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Unlocking the bootloader is one of the key components to being/be able to install.. Options
A cooperator
Posted: Friday, November 10, 2017 5:35:46 PM

Rank: Advanced Member

Joined: 10/27/2011
Posts: 2,331
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Location: Ḩāḑírah, Hadramawt, Yemen
Hi Everyone!

Why is 'being' underlined below used as a non-finite verb in the -ing participle form of 'be' here? I think it is incorrect to use the continuous form(present participle) of the verb 'be' there. I think using the infinitive verb 'to be' would be the correct one.

The majority of smartphone manufacturers lock the bootloader by default allowing only the loading of their own firmware or UI and preventing the installation of custom ROMs, such as CyanogenMod or Paranoid Android. As such, unlocking the bootloader is one of the key components to being able to install these custom ROMs on your device and we’ll show you how you can accomplish this across a few of the more popular smartphone manufacturers.



On the other hand, we can use 'being' here below since after some prepositions, such as 'before', from, etc, we must use the -ing participle form of a verb.
All of the listed methods require you to first have root access to your device before being able to unlock the bootloader.


Whoever doesn't own what he promises to those who do not deserve must not promise it.
Audiendus
Posted: Friday, November 10, 2017 7:36:40 PM
Rank: Advanced Member

Joined: 8/24/2011
Posts: 4,430
Neurons: 790,786
Location: London, England, United Kingdom
A cooperator wrote:
The majority of smartphone manufacturers lock the bootloader by default allowing only the loading of their own firmware or UI and preventing the installation of custom ROMs, such as CyanogenMod or Paranoid Android. As such, unlocking the bootloader is one of the key components to being able to install these custom ROMs on your device and we’ll show you how you can accomplish this across a few of the more popular smartphone manufacturers.

On the other hand, we can use 'being' [in some sentences] since after some prepositions, such as 'before', from, etc, we must use the -ing participle form of a verb.

Your quoted sentence comes into this category. In "one of the key components to being able to install", "being" is a gerund after the preposition "to". "Being able to install..." is a noun phrase. It is equivalent to "one of the key components to the ability to install...".

Similar examples:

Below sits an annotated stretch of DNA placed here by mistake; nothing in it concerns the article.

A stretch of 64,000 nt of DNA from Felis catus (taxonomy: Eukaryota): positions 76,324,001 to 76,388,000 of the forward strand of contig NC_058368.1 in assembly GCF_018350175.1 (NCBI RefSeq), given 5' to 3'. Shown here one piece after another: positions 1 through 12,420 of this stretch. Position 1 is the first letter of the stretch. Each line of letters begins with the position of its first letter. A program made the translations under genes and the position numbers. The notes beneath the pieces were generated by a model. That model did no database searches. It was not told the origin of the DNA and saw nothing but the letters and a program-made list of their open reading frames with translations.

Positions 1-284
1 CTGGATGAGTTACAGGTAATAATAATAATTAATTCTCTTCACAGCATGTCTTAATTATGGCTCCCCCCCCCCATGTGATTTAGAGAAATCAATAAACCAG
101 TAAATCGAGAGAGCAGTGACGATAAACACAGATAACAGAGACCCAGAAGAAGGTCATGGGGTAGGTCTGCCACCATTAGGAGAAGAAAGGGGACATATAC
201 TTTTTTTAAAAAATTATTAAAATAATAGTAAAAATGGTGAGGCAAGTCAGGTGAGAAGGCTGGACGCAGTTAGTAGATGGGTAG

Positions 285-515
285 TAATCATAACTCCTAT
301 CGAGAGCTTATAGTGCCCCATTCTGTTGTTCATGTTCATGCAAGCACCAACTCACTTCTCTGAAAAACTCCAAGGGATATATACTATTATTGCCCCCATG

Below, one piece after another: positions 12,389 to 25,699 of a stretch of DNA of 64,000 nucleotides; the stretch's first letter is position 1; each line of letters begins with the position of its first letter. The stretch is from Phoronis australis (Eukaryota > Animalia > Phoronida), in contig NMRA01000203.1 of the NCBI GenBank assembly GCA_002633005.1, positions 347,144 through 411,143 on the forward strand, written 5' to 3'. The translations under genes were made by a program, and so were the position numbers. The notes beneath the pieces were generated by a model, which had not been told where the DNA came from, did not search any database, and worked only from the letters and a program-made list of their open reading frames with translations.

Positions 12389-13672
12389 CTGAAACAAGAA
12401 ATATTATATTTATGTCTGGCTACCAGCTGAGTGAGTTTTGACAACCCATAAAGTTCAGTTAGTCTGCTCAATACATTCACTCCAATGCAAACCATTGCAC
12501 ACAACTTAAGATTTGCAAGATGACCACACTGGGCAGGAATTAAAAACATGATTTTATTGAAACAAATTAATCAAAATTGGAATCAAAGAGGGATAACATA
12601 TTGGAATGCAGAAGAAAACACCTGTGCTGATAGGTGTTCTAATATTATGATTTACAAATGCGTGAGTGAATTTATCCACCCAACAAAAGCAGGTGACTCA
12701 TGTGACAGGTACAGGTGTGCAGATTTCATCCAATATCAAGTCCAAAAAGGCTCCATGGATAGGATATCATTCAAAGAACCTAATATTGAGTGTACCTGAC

Hard study is the key to learning English.
She trains regularly with a view to being the best.
Taking the drug is preferable to being ill.
A cooperator
Posted: Saturday, November 18, 2017 5:11:24 PM

Rank: Advanced Member

Joined: 10/27/2011
Posts: 2,331
Neurons: 8,463
Location: Ḩāḑírah, Hadramawt, Yemen
Audiendus wrote:
A cooperator wrote:
The majority of smartphone manufacturers lock the bootloader by default allowing only the loading of their own firmware or UI and preventing the installation of custom ROMs, such as CyanogenMod or Paranoid Android. As such, unlocking the bootloader is one of the key components to being able to install these custom ROMs on your device and we’ll show you how you can accomplish this across a few of the more popular smartphone manufacturers.

On the other hand, we can use 'being' [in some sentences] since after some prepositions, such as 'before', from, etc, we must use the -ing participle form of a verb.

Your quoted sentence comes into this category. In "one of the key components to being able to install", "being" is a gerund after the preposition "to". "Being able to install..." is a noun phrase. It is equivalent to "one of the key components to the ability to install...".

Similar examples:

Hard study is the key to learning English.
She trains regularly with a view to being the best.
Taking the drug is preferable to being ill.


Thanks a lot, Audiendus,
But in some other sentences, I see the preposition 'to' is not followed by a gerund, however, is followed by an infinitive.
So, I get confused with some prepositions followed by a gerund in some sentences, and followed by an infinitive in some other sentences.

Also, "Is being a drug addict a disease?" I think 'being' is a gerund here.

Whoever doesn't own what he promises to those who do not deserve must not promise it.
Audiendus
Posted: Saturday, November 18, 2017 9:43:15 PM
Rank: Advanced Member

Joined: 8/24/2011
Posts: 4,430
Neurons: 790,786
Location: London, England, United Kingdom
A cooperator wrote:
But in some other sentences, I see the preposition 'to' is not followed by a gerund, however, is followed by an infinitive.
So, I get confused with some prepositions followed by a gerund in some sentences, and followed by an infinitive in some other sentences.

If the "to" is part of a noun phrase, use the infinitive. If the "to" precedes a noun phrase but is not part of it (i.e. if the "to" begins a prepositional phrase), use the gerund.

He hates to show off. ["To show off" is a noun phrase, the object of "hates".]
He has an aversion to showing off. ["Showing off" is a noun phrase introduced by the preposition "to".]

A cooperator wrote:
Also, "Is being a drug addict a disease?" I think 'being' is a gerund here.

Yes.
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